There’s a kind of balance in the fact that, having been criticised widely criticised for only talking a good game before his election as President, Barack Obama finds himself being criticised whenever he only plays a good game. Despite the relief of Bush being gone, some people seem to have an almost desperate need for American Presidents to be in clear view, striding across the globe and telling us all what’s what. For instance, Clive Crook, FT’s man in Washington comes to this conclusion about Obama’s Libya speech:
Presumably he delayed making the address to underscore the limited nature of the engagement and its goals–and maybe chose not to speak from the Oval Office for the same reason. One way or another, this intervention is a big deal. The timing and venue of the address were mistakes.
While I agree Obama should speak earlier and clearer about many things, mostly that is in regard to domestic issues such as finance and health. Regarding military action, I don’t see the argument that it is wrong to leave the more “local” nations to drive the issue. In which spirit, I left the following comment for Mr Crook:
I feel your consistent theme of, “the substance is correct, the outcome so far is the best we could have hoped for, and in conclusion I really don’t like his style,” does not suit the severity of military action.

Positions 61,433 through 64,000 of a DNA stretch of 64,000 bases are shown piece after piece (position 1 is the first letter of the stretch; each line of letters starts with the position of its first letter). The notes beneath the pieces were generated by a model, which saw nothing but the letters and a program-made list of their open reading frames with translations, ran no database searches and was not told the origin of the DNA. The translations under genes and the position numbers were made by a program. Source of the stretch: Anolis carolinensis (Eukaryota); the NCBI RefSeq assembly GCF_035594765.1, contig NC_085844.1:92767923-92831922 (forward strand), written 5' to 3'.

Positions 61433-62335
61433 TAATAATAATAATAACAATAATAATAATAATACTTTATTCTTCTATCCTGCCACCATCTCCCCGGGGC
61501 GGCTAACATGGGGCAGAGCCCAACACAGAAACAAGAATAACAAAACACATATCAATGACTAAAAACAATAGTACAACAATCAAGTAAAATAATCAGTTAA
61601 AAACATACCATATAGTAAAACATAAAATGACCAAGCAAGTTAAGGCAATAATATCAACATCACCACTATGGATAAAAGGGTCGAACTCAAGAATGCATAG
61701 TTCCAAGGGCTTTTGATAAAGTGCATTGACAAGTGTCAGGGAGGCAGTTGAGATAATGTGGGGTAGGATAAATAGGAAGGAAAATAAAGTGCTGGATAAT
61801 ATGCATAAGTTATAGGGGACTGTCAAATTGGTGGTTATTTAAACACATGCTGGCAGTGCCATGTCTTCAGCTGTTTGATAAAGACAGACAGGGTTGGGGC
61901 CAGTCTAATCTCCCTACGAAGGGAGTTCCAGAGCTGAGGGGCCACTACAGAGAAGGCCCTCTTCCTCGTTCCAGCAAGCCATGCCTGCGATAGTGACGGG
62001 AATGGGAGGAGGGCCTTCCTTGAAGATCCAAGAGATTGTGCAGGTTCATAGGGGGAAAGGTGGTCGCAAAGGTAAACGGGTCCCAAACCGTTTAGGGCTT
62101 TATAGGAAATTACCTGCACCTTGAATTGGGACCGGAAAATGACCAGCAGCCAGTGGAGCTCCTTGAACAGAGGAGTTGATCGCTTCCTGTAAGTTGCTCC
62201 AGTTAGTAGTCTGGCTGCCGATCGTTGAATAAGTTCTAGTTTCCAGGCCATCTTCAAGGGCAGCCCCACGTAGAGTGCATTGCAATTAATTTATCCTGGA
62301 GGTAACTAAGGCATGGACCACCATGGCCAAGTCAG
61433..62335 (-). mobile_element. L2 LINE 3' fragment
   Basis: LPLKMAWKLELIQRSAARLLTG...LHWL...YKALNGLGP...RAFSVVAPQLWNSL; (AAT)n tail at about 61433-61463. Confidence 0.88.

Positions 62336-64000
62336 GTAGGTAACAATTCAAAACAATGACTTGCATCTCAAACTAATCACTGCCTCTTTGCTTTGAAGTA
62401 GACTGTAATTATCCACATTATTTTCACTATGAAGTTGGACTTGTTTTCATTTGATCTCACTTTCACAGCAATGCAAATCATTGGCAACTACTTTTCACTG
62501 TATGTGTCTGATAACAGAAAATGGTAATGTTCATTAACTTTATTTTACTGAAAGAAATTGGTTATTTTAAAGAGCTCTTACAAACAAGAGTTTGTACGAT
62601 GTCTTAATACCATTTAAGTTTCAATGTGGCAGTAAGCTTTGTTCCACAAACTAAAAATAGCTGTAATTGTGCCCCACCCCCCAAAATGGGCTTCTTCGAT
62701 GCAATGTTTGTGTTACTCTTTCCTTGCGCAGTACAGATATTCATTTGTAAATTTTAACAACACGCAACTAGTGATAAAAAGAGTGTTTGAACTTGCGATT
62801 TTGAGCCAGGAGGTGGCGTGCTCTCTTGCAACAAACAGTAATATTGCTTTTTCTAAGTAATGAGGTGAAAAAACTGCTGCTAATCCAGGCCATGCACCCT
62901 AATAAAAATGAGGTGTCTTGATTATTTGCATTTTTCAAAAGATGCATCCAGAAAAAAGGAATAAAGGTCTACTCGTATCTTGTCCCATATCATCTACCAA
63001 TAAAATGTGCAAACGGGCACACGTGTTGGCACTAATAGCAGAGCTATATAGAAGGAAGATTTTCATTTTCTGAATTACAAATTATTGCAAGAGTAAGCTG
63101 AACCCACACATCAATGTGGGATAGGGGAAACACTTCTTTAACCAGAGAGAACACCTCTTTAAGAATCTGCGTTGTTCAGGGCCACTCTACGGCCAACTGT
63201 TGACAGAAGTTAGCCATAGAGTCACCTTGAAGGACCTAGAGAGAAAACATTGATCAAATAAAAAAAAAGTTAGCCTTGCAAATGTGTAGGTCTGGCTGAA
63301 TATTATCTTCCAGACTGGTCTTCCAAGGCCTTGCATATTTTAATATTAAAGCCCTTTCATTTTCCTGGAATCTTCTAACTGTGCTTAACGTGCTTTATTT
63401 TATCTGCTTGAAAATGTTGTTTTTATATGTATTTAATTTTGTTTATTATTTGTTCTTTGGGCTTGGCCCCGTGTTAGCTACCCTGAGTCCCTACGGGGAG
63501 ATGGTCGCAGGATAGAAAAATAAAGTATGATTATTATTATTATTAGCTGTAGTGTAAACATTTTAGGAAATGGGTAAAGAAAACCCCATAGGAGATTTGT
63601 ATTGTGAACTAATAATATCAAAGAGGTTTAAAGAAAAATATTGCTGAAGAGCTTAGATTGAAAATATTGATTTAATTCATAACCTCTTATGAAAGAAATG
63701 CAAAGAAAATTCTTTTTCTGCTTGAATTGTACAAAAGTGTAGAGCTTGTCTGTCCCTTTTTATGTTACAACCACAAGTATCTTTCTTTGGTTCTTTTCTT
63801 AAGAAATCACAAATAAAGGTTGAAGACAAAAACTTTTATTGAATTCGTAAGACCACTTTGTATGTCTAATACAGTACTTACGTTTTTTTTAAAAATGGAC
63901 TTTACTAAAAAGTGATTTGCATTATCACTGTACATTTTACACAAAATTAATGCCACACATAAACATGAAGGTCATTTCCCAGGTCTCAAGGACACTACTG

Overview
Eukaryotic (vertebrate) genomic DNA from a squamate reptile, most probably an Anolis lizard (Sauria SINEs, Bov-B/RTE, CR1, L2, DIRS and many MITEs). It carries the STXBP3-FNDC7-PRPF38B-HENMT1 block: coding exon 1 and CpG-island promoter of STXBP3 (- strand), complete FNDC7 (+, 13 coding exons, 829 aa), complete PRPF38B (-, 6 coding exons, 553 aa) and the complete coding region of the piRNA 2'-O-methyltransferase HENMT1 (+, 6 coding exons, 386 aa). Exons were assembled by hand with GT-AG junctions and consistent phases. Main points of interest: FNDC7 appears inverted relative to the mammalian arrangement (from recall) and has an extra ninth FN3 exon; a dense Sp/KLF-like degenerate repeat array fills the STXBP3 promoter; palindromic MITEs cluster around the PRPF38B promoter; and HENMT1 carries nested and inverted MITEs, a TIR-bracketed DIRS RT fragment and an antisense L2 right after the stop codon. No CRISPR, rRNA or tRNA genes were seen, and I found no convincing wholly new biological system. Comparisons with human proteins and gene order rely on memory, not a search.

It reminds me of those who consistently underestimated China because they tend not to announce they are going to do something even after they know what it is, let alone before. It is easy to forget just how little difference bluster and braggadocio makes in international affairs. Obama’s preference not to indulge the temptation may prove a good thing.
I would agree his communicating could have been better. To focus so heavily on it however seems unwise. It has been the case for some decades that European nations would step up only after American endorsement; we should consider that leaving them to fill a vacuum might indeed have been the best approach. Will America ever be capable of nuanced judgement regarding international military actions, if we insist they blaze a trail, lead from the front, provide the moral leadership, and all the other self-indulgent tropes of the armchair warrior?
I appreciate this is neither what you are doing, nor what you are looking for. Nonetheless, I suspect there would be an important difference in emphasis taking a theme of, “his leadership style leaves something to be desired – but more importantly the substance and the outcomes are so far proving themselves good decisions.”